What do organisations and employees have to gain from great workplace conversations? In this guest blog David North identifies the benefits – and the barriers – and sets out six ways we can strengthen conversations at work.
A deep connection
I love listening to the radio. Whether it’s Desert Island Discs, a Mark Kermode film review or The Danny Baker show, there’s something special and very personal about this medium. Last week I heard an interview on the BBC Today programme with Wendy Mitchell who has just written a memoir…‘Somebody I Used to Know’…about her life since being diagnosed with early-onset dementia. The interviewer did a wonderful job in sensitively coaxing Wendy to share her story. Their 10 minute conversation was both highly informative and deeply moving
It’s this potential for a very human connection that makes me so disheartened when I hear many broadcasters asking leading questions, making assumptions about their guest’s experiences, or constantly interjecting with their own stories. In my frustration it’s not unusual for me to yell at the radio… ‘Let them speak!’ or ‘It’s not about you!’
We need these conversations at work too
I firmly believe our offices and factories would be happier, more creative and productive places if great conversations happened regularly there too. In this context the interviewer’s role is played by the manager, and most often by the front line leader. In essence, their task is to achieve great results by really listening to, understanding and helping their people to be the best they can be.
But there’s a problem. Just as the broadcaster has to speed up the interview because the weather forecast or travel update is waiting, managers are often too busy ticking things off lists to really listen and give great attention to their people. As a result important conversations are postponed, or never happen at all.
Just as important, many managers lack the basic skills and self-awareness to lead great conversations; conversations where people talk about what really matters to them. Sensing this, team members often decide not to raise important issues with their bosses. The consultancy Career Innovation calls this phenomenon ‘The Conversation Gap’.
Closing the conversation gap
If you’re a leader, or parent for that matter, here are some things to help you bridge this conversation gap:
1. Be present in the conversation
Whilst the discussion might have been initiated by you, it is really the other person’s agenda that is most important. People will tell you what matters to them, and generate ideas, if you give them great attention. And they’ll know when you’re not doing this.
If you need to have an important conversation with a team member, put aside distracting thoughts like the recent argument you had with your partner, or what you’re going to have for dinner that evening. As author Celeste Headlee¹ says:
‘If you want to get out of the conversation, get out of the conversation, but don’t be half in it and half out of it’.
The most fundamental skill of all good conversations is the ability to listen. It’s the hardest thing to do, but it’s also the most important.
Remember, in a great conversation you’re listening to understand, to empathise and to learn…not to rehearse what you’re going to say next.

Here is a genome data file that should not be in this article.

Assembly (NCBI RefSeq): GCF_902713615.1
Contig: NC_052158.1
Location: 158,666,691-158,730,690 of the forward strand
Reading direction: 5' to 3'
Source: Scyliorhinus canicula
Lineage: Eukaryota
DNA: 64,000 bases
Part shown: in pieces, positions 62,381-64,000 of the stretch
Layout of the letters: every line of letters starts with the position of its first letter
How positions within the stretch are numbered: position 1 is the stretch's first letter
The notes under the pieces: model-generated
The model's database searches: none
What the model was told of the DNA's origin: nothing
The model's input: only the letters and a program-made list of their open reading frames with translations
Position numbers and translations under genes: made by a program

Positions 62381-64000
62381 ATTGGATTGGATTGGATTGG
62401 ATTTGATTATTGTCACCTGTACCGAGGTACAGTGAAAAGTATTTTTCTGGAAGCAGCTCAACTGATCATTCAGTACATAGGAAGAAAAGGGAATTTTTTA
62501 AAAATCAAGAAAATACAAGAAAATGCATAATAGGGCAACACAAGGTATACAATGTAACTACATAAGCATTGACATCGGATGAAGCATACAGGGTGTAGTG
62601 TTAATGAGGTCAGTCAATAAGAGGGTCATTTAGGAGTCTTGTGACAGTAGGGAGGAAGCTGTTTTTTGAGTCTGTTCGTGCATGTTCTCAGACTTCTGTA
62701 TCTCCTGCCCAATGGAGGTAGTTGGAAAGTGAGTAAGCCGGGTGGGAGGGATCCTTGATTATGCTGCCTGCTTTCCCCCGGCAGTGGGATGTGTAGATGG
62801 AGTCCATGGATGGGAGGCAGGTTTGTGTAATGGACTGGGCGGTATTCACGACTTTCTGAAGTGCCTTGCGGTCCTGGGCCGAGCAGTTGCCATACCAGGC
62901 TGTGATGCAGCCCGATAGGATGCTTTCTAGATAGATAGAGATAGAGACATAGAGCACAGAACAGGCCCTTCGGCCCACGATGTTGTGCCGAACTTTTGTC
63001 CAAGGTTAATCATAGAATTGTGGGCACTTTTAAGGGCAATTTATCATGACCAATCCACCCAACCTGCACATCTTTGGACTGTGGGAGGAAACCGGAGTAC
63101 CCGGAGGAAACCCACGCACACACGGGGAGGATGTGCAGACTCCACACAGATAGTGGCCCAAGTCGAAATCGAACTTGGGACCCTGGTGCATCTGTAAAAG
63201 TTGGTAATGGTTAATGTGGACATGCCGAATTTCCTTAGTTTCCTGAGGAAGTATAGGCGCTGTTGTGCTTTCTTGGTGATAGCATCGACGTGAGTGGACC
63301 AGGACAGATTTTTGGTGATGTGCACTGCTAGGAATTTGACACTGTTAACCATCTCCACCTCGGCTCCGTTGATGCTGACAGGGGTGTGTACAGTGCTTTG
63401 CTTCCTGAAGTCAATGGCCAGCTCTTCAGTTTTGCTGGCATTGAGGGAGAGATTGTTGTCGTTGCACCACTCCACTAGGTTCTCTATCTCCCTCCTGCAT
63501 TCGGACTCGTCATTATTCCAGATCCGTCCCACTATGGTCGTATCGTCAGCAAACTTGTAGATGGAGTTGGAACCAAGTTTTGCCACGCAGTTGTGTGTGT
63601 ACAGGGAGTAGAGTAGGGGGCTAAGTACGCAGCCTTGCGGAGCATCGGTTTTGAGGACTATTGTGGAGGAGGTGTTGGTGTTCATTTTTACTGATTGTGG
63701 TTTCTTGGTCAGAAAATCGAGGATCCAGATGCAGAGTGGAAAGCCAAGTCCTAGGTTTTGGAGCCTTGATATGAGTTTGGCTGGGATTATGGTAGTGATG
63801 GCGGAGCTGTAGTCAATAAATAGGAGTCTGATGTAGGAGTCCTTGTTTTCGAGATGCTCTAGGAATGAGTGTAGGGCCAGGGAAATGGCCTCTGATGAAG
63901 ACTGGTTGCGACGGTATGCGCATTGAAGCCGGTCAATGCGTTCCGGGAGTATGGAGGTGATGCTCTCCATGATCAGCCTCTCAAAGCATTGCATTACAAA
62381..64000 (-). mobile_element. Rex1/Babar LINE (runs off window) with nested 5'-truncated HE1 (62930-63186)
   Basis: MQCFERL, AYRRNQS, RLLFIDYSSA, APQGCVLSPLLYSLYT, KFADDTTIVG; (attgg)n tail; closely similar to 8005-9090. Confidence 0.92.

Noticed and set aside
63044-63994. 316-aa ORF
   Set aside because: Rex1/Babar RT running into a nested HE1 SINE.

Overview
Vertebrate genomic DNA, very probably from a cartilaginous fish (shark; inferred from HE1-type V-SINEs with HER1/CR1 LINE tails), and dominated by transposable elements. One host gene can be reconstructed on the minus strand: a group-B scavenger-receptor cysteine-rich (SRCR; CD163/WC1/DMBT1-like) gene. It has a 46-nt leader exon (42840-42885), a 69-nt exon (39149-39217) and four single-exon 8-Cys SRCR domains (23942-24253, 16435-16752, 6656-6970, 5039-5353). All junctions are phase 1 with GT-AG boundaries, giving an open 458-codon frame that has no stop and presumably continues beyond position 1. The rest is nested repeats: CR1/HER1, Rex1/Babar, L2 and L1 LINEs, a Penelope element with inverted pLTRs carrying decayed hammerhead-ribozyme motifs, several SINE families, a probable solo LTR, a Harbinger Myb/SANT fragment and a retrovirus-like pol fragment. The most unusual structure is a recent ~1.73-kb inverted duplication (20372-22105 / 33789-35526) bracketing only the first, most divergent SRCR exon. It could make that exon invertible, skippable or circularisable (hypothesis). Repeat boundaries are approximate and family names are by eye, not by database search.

3. Hold back
It’s not a great conversation if all you’re doing is telling the other person your opinion. Your role is to give your team member or colleague time to clarify and express what they think and feel, and to generate their own solutions to the challenges they face at work.
It’s their moment to shine, not the time for you to prove how knowledgeable you are.
4. Give them space
We’re all familiar with the situation where someone is talking and it makes us think of a great idea or story which we just have to share. Rather than continuing to listen, we’re impatiently waiting for the person to pause so we can jump in.
Notice if you’re about to fall into this trap. Instead, give great attention, listen, and hold back.
5. Use open-ended questions
Ask simple, open questions in order to ignite the other person’s thinking and deepen your insight.
Prompt them to use their own words to describe the things they want to talk about. They’re the ones that know, and you’re likely to get a much more interesting response this way.
Ask things like, ‘What was that like?’, ‘Who else cares about this?’, or ‘How could we improve things?’ These questions engage and empower people.
6. Find ways to prompt great conversations
Don’t just wait for people to come to you. Make yourself available, and create opportunities for great conversations to happen.
Wander around, notice subtle changes in people’s moods and behaviour. Ask colleagues how they’re doing, pay attention to their answers and ask a follow-up question if what they’re saying and how they’re looking doesn’t match up.
Important work for each of us
This quote from Liz Ellis, HR Director at Danone UK and Ireland, perfectly summarises why great conversations are important and so difficult to find time for.
‘It seems like an obvious truth that, to really understand what matters to your staff, you have to have a continuous dialogue, ask questions and be prepared to really listen to the answers. This is a simple insight, but it can get lost in the busyness of everyday life’. ²
Am I doing all of these things, all of the time? Certainly not, but I’m continually working on it. After all, self-awareness is an important first step on the road to improvement.
So, I’ll end with two questions for you:
- What do you need to do differently to have great workplace conversations? and
- Which of your team members or colleagues would benefit from a good listening to?
¹ Celeste Headlee, ’10 ways to have a better conversation’, TED talk, April 2015
² ‘Is anybody actually listening?’, CIPD People Management magazine article, February 2018.